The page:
(Curlew Flying: Photo Credit: Janice Mulligan)

Ireland is on the verge of losing its population of breeding curlew, but could our songs, stories and art help us to save it? Calling the Curlew Home is the Lyric Feature this Sunday at 6 pm

Below, narrator and producer Michelle Carey gives the background to the programme.

In the summer of 2020 I was working in my first job in nature conservation, surveying for breeding curlew near the Galway-Clare border. I had spent many hours out in the field looking for curlew, but had yet to find any. It is estimated that Ireland's population of breeding curlew has declined from about 5,000 pairs in 1990 to just over 100 pairs today.

Then I met a local farmer, an older man, who immediately told me he would bring me to a site where curlew were breeding. I got in my car and followed his tractor, and he brought me to a bog where, later that afternoon, I saw a curlew fly over my head, whistling the bubbling notes of its beautiful call.

Curlew habitat in the Irish uplands

Not long after that, while out surveying, I met the farmer's nephew, and the nephew’s son. I asked them if they were familiar with the curlew, and they both told me that they hadn’t heard of the bird. "I wouldn’t know a curlew if one was sitting on the wall beside me," one of them said to me.

This disconnect between generations made me wonder, when and why was our knowledge of the curlew lost? Could our cultural memory of such a unique species really disappear in just a few generations? And is the curlew's endangered status a product, or a cause, of this forgetting?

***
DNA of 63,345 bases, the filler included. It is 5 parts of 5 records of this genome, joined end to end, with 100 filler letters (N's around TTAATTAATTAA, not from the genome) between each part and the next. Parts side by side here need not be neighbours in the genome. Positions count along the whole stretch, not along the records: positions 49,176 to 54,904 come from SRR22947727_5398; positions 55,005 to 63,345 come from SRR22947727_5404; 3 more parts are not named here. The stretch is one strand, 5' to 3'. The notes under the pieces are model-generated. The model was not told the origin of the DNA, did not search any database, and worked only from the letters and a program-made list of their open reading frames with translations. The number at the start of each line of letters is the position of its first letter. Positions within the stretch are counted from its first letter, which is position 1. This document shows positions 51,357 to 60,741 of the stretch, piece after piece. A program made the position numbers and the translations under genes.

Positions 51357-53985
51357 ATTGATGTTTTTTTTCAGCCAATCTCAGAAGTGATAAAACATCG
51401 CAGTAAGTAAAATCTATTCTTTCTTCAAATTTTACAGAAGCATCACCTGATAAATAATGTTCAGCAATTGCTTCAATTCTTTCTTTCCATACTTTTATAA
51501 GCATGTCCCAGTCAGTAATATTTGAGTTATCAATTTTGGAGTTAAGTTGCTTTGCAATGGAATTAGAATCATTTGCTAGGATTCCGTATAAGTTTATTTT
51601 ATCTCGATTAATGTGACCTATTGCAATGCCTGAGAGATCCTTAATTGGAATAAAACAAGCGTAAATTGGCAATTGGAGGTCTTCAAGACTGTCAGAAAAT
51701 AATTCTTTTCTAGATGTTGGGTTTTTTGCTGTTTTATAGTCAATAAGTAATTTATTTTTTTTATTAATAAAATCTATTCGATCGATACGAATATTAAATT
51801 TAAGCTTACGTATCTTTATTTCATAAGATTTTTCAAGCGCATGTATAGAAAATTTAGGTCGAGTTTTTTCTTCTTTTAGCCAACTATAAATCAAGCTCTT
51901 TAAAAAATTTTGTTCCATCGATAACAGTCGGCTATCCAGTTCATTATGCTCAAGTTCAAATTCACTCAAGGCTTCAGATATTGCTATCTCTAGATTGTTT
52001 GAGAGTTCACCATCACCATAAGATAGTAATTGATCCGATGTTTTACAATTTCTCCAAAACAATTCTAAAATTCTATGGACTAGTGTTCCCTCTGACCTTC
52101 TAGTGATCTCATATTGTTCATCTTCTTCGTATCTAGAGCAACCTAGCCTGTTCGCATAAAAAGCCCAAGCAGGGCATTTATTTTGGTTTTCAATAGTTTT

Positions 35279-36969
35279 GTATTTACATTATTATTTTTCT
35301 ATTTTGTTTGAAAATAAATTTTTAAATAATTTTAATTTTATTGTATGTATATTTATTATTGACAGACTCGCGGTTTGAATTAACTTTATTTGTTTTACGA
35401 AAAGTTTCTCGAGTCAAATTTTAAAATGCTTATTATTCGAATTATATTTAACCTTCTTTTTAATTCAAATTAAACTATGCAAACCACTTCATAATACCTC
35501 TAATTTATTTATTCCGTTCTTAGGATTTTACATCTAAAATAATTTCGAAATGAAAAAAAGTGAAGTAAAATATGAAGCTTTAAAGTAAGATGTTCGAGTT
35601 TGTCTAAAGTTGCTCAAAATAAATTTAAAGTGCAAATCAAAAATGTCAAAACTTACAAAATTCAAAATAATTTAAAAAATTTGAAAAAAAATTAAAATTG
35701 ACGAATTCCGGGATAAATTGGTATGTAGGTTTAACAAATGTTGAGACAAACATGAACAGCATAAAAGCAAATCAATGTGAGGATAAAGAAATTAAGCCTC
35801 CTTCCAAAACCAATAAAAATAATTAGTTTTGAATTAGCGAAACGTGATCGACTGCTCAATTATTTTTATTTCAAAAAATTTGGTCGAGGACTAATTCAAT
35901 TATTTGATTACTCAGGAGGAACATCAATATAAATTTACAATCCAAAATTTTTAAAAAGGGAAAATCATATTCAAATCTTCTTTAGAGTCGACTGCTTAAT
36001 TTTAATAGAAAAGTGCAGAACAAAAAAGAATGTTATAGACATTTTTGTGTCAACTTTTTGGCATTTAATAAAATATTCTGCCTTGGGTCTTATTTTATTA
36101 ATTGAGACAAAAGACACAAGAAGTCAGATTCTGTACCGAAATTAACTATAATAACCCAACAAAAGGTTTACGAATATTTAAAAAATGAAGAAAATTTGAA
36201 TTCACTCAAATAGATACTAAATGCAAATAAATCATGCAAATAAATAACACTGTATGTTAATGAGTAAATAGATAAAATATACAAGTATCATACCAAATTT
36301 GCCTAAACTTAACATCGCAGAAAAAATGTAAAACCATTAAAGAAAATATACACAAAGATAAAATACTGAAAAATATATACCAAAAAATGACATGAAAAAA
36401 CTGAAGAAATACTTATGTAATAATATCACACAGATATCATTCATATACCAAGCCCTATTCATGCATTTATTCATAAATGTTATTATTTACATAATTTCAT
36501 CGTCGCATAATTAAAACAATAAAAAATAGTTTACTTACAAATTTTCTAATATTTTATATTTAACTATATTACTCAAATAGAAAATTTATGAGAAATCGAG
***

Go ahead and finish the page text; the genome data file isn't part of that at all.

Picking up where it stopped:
Michelle Carey

I set out on a journey to understand what we have forgotten about the curlew. I learned that this bird has been knitted into our cultural fabric for generations, into our stories, songs, and poems — from old tales about Saint Patrick and Jesus Christ through to the poetry of Yeats and Heaney, and the music of Josephine Keegan.

Curlew chicks - Photo: Barry O Donoghue National Parks Wildlife Service

When we lose a species, we also lose our relationship with them, and our memories of living alongside them. But I wondered, could re-establishing this relationship with the curlew be at the heart of how we bring them back?

During the curlew's breeding season, in the spring and summer of 2022, producer Lenny Antonelli and I set out to understand the challenges facing our native curlew and followed the work of the National Parks and Wildlife Service’s Curlew Conservation Programme in the Slieve Aughty hills over the course of that summer. With curlew numbers so low, every success is a triumph, and every loss is a tragedy.

During the same period, we spoke to artists, researchers, folklorists and ecologists about the curlew, attempting to deepen our understanding of the curlew’s intimate place in Irish culture. And we discovered a new generation of artists, like the sculptor Katie Spiers and the musicians Caoivín and Méabh Ní Bheaglaoich, for whom the curlew is a symbol of our biodiversity crisis.

Curlew chick and parent Curlew - Photo: Barry O Donoghue National Parks Wildlife Service

If we lose the curlew, we lose a piece of our cultural identity, and a connection with previous generations on this island, for whom the curlew was a common and comforting sight, a metronome of the seasons.

Our discoveries when making this programme evoked a longing to rebuild our relationship with this bird, and a determination to save a species that has been so closely woven into our island's identity. As spring begins, and curlew are returning to their inland breeding grounds, we look forward with hope that we can get to know the curlew once again.

Michelle Carey and producer Lenny Antonelli

Calling the Curlew Home, is the Lyric Feature on Sunday 5th March at 6 pm on RTÉ lyric fm, and will be available as a podcast.

Listen to more from the Lyric Feature here.